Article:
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Trump plan to send National Guard to border in motion but short on details



President Donald Trump‘s plan to deploy National Guard troops to the U.S. border with Mexico is in motion, with deployments coming as soon as Wednesday night, but otherwise, the administration has few details about the action.

A senior administration official, who spoke on condition of anonymity, reiterated much of what the administration had already announced about the plan but did not disclose how much it would cost or how long the mission would last.

When asked if there was a plan in place, a senior administration official said the discussion was by no means new.

“There have been ongoing conversations between DHS, DoD and the border states in regard to the mission that we will be supporting,” the official said. “We are not going to DoD and saying we need X number of people; we are going to DoD and saying we need to fulfill this mission requirement, and DoD is working to identify and task that out.”

The official also sought to head off any potential legal arguments against the plan.

“The best lawyers in the world are working on this and there is a lot of statutory language over a long period of time governing the National Guard and the issue of border security,” the official said. “And lots of different options are available in terms of lawful and appropriate ways to utilize the National Guard and other state and federal resources to secure the border.”

Trump has been pushing for more stringent border security measures since he signed a $1.3 trillion omnibus spending bill last month. He had been seeking $25 billion to build a wall on America’s border with Mexico, but the bill included $1.6 billion for limited border security measures.

Members of his administration worked to respond quickly to the president’s demands.

Homeland Security Secretary Kirstjen Nielsen announced Wednesday that her department, along with the Pentagon and border states’ governors, would work together to deploy National Guard forces at the border.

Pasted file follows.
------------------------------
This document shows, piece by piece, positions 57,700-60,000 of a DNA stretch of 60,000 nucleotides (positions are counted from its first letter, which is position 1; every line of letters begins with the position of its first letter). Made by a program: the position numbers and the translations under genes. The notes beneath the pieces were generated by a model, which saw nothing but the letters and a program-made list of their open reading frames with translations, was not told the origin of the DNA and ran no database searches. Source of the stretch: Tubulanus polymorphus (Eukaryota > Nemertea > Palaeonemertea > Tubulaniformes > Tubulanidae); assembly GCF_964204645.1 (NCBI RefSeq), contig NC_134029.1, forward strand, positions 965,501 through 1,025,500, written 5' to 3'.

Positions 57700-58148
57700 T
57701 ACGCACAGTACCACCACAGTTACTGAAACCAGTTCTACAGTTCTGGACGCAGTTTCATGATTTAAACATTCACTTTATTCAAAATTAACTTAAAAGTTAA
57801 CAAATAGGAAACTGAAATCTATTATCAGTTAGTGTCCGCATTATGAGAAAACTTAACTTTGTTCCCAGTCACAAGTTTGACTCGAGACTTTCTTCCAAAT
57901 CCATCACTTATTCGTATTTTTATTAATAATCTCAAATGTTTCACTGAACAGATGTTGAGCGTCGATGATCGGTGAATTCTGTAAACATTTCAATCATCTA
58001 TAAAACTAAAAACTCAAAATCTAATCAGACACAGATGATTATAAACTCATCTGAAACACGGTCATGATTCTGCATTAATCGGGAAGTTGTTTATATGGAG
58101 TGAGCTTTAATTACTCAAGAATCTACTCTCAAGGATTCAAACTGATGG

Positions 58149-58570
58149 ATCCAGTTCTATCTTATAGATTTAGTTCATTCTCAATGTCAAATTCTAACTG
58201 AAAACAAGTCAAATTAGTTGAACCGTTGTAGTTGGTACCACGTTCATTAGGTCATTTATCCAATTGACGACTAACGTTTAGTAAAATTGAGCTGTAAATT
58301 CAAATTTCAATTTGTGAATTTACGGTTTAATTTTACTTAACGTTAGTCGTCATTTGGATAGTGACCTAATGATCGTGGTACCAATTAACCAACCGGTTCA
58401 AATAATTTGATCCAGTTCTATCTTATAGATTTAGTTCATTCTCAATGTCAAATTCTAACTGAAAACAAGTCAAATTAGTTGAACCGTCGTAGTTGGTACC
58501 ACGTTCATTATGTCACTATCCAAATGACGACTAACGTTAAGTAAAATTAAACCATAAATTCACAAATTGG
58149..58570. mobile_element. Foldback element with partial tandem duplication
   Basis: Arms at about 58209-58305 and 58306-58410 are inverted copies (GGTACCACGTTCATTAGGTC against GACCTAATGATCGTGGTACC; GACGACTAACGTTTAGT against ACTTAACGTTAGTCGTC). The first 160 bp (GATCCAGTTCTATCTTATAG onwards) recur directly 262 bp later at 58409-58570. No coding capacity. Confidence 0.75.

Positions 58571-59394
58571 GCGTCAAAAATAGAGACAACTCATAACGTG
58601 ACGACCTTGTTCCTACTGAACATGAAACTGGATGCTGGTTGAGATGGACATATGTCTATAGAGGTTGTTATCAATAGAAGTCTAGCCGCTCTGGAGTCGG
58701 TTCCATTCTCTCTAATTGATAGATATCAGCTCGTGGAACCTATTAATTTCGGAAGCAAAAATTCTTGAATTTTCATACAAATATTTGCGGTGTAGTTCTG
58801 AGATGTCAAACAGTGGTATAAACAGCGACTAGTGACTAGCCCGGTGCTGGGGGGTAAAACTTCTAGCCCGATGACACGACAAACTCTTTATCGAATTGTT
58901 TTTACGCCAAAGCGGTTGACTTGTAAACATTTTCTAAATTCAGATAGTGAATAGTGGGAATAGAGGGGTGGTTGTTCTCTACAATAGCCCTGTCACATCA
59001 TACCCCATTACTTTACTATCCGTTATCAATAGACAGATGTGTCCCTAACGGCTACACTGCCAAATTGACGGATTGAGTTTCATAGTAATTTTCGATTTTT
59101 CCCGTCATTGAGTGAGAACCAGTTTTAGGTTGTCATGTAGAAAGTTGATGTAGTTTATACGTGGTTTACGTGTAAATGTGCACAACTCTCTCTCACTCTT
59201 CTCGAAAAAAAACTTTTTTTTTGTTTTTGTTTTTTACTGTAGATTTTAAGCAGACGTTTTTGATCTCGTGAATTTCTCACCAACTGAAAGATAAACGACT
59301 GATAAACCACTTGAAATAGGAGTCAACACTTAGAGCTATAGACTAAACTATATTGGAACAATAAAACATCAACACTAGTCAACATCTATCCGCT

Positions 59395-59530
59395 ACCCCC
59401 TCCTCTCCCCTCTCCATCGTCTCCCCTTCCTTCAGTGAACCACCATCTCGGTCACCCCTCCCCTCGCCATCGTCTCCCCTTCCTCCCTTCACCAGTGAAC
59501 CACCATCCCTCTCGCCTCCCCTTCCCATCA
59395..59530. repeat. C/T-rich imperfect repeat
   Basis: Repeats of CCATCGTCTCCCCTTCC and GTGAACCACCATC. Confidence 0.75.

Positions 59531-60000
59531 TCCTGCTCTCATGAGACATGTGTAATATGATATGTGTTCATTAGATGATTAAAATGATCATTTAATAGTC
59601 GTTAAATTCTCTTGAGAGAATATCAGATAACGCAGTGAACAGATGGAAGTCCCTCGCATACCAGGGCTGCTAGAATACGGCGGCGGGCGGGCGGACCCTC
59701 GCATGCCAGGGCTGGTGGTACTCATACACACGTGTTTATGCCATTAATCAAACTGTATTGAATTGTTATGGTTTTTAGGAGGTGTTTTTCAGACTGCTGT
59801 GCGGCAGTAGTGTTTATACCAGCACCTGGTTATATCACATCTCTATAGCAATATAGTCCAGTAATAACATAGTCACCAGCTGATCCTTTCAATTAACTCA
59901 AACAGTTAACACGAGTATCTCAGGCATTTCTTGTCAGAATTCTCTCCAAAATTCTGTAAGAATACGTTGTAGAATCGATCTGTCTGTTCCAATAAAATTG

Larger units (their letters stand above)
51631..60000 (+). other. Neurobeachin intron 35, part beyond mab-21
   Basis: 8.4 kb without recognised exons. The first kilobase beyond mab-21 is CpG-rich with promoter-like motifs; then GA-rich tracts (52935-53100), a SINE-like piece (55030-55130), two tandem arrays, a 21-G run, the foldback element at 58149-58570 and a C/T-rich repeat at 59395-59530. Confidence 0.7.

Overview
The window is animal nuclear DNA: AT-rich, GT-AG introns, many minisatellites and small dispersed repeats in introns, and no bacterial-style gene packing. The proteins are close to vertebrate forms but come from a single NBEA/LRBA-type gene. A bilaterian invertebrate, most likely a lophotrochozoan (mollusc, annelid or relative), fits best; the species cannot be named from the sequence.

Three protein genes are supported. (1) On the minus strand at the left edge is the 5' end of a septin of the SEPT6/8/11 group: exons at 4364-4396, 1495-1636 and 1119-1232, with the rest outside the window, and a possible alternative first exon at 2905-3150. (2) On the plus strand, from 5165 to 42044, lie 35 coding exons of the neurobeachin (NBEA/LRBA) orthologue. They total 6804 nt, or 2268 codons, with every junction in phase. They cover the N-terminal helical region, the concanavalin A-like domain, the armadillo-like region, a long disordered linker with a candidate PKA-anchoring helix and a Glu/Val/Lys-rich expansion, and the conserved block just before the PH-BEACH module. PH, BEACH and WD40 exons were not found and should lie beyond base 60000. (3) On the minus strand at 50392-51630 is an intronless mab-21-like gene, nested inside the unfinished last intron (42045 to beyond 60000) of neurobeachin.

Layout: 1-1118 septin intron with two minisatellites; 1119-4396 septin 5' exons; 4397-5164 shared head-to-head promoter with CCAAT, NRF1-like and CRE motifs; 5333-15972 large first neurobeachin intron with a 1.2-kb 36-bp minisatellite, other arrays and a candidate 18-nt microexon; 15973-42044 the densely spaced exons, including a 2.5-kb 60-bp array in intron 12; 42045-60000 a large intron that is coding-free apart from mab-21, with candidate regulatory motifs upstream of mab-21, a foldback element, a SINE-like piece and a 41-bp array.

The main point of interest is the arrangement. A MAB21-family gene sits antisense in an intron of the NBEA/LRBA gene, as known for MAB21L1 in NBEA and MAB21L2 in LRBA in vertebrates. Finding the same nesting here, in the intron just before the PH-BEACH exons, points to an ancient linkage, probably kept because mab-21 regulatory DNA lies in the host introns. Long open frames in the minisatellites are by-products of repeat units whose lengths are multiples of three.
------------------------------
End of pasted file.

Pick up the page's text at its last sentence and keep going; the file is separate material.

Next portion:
“Border security is national security. It’s a foundational element to the very security of our systems, of our citizens, and of our homeland,” she said. “The president is committed to securing our border and using all the tools that he has available to him.”

The Pentagon did not immediately respond to CNBC’s request for comment.

Nielsen also said that the White House had put together legislation on border security.

“The administration has drafted legislation and we will be asking Congress again for the legal authority and resources to address this crisis,” she said during a press briefing at the White House. “Based on conversations with congressional leadership, I am optimistic.”

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India’s rich are not the only ones fleeing Covid crisis



Tycoons and Bollywood stars may be among the most high profile residents fleeing India’s shores on private jets as the coronavirus crisis escalates — but they are by no means the only ones, according to private jet charter company JetSetGo.

The situation in India has become so dire that even upper-middle class families are pooling their resources to make an escape, its co-founder and CEO Kanika Tekriwal told CNBC’s “Street Signs Asia.”

The South Asian country, battling a devastating surge in the virus, recorded 412,262 new cases on Thursday, taking its total caseload to more than 28 million.